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The National Agenda’s 10 promises

May 14,2017 - Last updated at May 14,2017

Even though the National Agenda was shelved immediately upon its completion, we can go back to the agenda in 2017, the year that was set in the agenda as a target date for the fulfilment of its major objectives.

Now that 2017 is upon us, it may be appropriate to compare the planned objectives with the actual state of affairs.

The easiest part of economic and social planning is to set desirable objectives that are acceptable to all.

The hardest part of such planning is to formulate a workable programme to fulfil these objectives.

The easy part is not controversial. Coordinator of the agenda, Marwan Muasher, announced it at the time at a press conference. He did not deal with the ways and means to make the desired objectives come about because they would have raised objectives and reservations.

The agenda was documented in several large volumes and an executive summary. It included at least 10 economic, social and fiscal promises which, if achieved, would have made Jordan an ideal country, envied by other developing countries which failed to formulate their own long-term national agendas.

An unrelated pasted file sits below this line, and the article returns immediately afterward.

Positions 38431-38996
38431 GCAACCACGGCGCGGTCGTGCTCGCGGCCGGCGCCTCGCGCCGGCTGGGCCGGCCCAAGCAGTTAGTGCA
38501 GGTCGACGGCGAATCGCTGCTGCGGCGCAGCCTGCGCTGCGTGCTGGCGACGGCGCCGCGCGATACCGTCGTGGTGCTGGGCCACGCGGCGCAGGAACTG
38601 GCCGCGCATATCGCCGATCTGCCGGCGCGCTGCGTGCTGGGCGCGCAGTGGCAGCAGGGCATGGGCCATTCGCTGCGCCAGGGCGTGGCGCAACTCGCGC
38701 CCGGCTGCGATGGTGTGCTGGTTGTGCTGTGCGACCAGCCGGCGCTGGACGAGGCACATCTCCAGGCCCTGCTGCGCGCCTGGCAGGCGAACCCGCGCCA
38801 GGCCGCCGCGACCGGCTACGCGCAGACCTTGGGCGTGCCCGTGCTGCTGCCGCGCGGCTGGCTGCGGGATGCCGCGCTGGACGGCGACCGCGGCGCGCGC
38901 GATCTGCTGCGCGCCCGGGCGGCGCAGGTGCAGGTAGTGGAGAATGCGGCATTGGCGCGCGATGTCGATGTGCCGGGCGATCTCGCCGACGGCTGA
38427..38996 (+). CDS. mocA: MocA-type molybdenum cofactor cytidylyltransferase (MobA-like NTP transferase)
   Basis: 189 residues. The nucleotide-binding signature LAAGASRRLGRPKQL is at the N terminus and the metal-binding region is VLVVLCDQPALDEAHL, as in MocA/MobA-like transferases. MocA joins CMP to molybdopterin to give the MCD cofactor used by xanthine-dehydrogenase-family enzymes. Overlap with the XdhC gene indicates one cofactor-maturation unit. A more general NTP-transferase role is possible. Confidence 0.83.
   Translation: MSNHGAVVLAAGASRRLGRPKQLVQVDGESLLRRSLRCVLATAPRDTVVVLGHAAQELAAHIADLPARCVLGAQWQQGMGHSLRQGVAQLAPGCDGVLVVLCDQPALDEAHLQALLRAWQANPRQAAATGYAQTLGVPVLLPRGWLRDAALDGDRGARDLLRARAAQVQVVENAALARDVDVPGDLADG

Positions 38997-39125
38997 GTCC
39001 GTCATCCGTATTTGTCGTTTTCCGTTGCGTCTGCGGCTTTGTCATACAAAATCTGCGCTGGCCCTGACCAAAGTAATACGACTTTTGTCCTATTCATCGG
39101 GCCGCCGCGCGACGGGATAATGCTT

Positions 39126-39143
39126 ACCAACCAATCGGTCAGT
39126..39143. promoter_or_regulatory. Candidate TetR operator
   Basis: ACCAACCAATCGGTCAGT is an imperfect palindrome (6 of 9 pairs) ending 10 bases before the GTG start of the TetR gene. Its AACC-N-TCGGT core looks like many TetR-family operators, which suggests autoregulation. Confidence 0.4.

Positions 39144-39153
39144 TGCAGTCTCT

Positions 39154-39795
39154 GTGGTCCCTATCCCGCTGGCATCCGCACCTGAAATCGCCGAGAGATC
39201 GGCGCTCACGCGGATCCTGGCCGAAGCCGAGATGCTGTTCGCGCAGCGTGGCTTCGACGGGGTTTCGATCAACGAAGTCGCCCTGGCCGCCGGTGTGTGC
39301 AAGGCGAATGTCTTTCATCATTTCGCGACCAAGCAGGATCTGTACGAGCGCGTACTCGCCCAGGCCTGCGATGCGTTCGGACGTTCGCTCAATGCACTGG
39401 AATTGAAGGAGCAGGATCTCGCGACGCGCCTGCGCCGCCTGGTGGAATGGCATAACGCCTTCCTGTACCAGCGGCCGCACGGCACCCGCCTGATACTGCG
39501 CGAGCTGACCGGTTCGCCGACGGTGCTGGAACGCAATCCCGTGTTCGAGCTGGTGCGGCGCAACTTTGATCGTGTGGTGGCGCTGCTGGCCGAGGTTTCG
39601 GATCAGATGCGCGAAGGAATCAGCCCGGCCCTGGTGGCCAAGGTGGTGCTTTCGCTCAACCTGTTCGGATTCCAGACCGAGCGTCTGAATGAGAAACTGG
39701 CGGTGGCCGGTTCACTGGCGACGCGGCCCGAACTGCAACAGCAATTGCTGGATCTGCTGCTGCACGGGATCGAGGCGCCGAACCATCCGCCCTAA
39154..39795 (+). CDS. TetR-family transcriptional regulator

These promises were: a comprehensive medical insurance to be in place as of 2012; the creation of 600,000 new jobs in the course of 10 years; reducing the unemployment rate from 14 per cent to 6.8 per cent; reducing the poverty rate from 14 per cent to 10 per cent; raising the average per capita income from JD1,500 to JD2,400 annually; empowering women and full equality between men and women by 2015; shifting the budget deficit from 11.5 per cent of the GDP after foreign grants to a surplus of 1.8 per cent before grants in 2017; raising the economic growth to an annual rate of 7.2 per cent in real terms; reducing the public debt ratio to GDP from 91 per cent to 36 per cent in 10 years; raising funds devoted to finance scientific research from 0.4 per cent to 1.5 per cent of GDP by 2017.

It was not clear at the time whether these objectives were binding on the government or only wishful thinking.

The agenda did not specify the assumptions upon which its objectives were determined. This is very important in the case of Jordan, in view of the fact that the basic factors that influence economic development are external and not controllable by our planners such as: developments regarding the Palestinian case, the future of Iraq and Syria, regional stability, the world prices of petroleum, the volume of foreign grants, the situation in the Gulf states labour market, etc.


Each of the above-mentioned 10 promises is worth an objective discussion, but one may dwell a little bit on the objectives that were supposed to be achieved in 2017 and compare the promises with the actual situation, and point out the shortcomings.

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